Reference : A model-based approach to characterize individual inbreeding at both global and local...
Scientific journals : Article
Life sciences : Genetics & genetic processes
Life sciences : Animal production & animal husbandry
Life sciences : Zoology
http://hdl.handle.net/2268/214186
A model-based approach to characterize individual inbreeding at both global and local genomic scales.
English
Druet, Tom mailto [Université de Liège > Département des productions animales (DPA) > GIGA-R : Génomique animale >]
Gautier, M. [> >]
Oct-2017
Molecular Ecology
26
5820-5841
Yes (verified by ORBi)
International
0962-1083
1365-294X
England
[en] hidden Markov models ; homozygosity-by-descent ; identity-by-descent ; inbreeding ; runs of homozygosity
[en] Inbreeding results from the mating of related individuals and may be associated with reduced fitness because it brings together deleterious variants in one individual. In general, inbreeding is estimated with respect to an arbitrary base population consisting of ancestors that are assumed unrelated. We herein propose a model-based approach to estimate and characterize individual inbreeding at both global and local genomic scales by assuming the individual genome is a mosaic of homozygous-by-descent (HBD) and non-HBD segments. The HBD segments may originate from ancestors tracing back to different periods in the past defining distinct age-related classes. The lengths of the HBD segments are exponentially distributed with class-specific parameters reflecting that inbreeding of older origin generates on average shorter stretches of observed homozygous markers. The model is implemented in a hidden Markov model framework that uses marker allele frequencies, genetic distances, genotyping error rates and the sequences of observed genotypes. Note that genotyping errors, low-fold sequencing or genotype-by-sequencing data are easily accommodated under this framework. Based on simulations under the inference model, we show that the genomewide inbreeding coefficients and the parameters of the model are accurately estimated. In addition, when several inbreeding classes are simulated, the model captures them if their ages are sufficiently different. Complementary analyses, either on data sets simulated under more realistic models or on human, dog and sheep real data, illustrate the range of applications of the approach and how it can reveal recent demographic histories among populations (e.g., very recent bottlenecks or founder effects). The method also allows to clearly identify individuals resulting from extreme consanguineous matings.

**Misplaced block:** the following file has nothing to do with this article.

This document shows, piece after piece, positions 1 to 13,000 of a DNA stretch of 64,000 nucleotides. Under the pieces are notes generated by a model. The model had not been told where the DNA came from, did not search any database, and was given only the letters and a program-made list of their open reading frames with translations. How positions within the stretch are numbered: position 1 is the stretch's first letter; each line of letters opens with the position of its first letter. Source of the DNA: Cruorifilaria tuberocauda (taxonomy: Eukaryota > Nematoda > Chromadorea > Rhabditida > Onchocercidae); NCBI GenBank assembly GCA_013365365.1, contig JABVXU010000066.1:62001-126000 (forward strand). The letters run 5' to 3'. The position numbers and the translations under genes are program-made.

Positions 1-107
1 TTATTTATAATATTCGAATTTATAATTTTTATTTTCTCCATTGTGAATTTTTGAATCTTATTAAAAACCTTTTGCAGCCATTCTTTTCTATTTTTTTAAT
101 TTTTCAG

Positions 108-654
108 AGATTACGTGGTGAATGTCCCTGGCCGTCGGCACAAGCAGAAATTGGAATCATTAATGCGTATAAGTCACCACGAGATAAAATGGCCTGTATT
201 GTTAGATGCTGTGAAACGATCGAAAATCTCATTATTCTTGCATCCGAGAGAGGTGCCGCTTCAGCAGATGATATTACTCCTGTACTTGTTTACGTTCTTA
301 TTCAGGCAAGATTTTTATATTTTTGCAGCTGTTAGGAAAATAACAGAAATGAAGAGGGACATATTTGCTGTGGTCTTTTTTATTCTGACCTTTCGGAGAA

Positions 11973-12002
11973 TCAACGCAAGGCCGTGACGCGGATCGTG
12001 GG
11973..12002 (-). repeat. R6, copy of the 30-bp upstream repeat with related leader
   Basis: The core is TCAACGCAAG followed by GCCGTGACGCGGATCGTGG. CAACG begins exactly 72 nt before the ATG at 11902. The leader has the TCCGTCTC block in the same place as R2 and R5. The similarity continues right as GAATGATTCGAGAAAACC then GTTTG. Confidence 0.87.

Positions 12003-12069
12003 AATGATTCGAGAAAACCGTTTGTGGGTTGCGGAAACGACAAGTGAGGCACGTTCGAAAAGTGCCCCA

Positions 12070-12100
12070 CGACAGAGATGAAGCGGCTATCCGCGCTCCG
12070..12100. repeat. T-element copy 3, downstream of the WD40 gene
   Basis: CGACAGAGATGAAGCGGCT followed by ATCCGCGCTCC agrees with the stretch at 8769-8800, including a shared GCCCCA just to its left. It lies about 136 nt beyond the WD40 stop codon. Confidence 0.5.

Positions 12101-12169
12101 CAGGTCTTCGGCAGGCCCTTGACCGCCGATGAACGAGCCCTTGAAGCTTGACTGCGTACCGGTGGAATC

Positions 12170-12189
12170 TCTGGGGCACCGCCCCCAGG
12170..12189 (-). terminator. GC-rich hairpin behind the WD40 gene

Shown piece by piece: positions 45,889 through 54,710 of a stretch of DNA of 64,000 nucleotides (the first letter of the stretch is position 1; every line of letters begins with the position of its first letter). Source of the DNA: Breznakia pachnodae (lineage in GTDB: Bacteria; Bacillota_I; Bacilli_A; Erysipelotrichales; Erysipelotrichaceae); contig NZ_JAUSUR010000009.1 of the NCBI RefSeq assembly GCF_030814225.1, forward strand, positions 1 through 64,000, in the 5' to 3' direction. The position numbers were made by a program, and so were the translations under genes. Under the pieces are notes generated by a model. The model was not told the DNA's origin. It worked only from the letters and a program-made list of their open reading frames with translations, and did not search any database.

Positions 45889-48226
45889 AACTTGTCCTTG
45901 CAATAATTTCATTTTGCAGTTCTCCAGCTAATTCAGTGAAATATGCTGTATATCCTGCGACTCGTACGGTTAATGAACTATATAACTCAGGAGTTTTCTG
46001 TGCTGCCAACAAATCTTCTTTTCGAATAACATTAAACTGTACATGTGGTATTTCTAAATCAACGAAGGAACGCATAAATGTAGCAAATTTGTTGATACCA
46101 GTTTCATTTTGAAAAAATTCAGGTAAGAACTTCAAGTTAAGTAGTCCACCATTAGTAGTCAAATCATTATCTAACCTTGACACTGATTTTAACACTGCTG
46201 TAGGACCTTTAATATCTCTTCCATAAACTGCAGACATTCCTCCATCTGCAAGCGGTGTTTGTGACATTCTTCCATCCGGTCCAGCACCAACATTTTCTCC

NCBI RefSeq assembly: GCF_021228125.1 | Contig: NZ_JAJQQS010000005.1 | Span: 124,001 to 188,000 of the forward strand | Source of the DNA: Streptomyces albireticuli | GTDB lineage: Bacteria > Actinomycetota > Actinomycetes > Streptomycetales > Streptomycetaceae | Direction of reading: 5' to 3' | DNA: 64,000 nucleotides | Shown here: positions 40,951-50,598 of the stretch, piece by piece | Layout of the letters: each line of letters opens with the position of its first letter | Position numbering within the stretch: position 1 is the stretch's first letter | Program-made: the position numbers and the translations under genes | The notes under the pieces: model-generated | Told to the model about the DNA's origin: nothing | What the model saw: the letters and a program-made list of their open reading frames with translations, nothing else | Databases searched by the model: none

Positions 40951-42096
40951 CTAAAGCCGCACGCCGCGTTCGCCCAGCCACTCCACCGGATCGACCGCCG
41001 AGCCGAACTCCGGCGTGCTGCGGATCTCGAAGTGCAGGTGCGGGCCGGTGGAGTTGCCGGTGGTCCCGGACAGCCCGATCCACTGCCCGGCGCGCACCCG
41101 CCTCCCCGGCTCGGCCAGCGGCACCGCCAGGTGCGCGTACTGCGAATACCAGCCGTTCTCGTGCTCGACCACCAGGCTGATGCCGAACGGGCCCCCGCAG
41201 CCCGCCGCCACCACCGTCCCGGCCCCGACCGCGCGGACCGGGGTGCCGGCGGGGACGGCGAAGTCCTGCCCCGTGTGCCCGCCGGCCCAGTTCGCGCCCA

CECI
http://hdl.handle.net/2268/214186
10.1111/mec.14324
(c) 2017 John Wiley & Sons Ltd.

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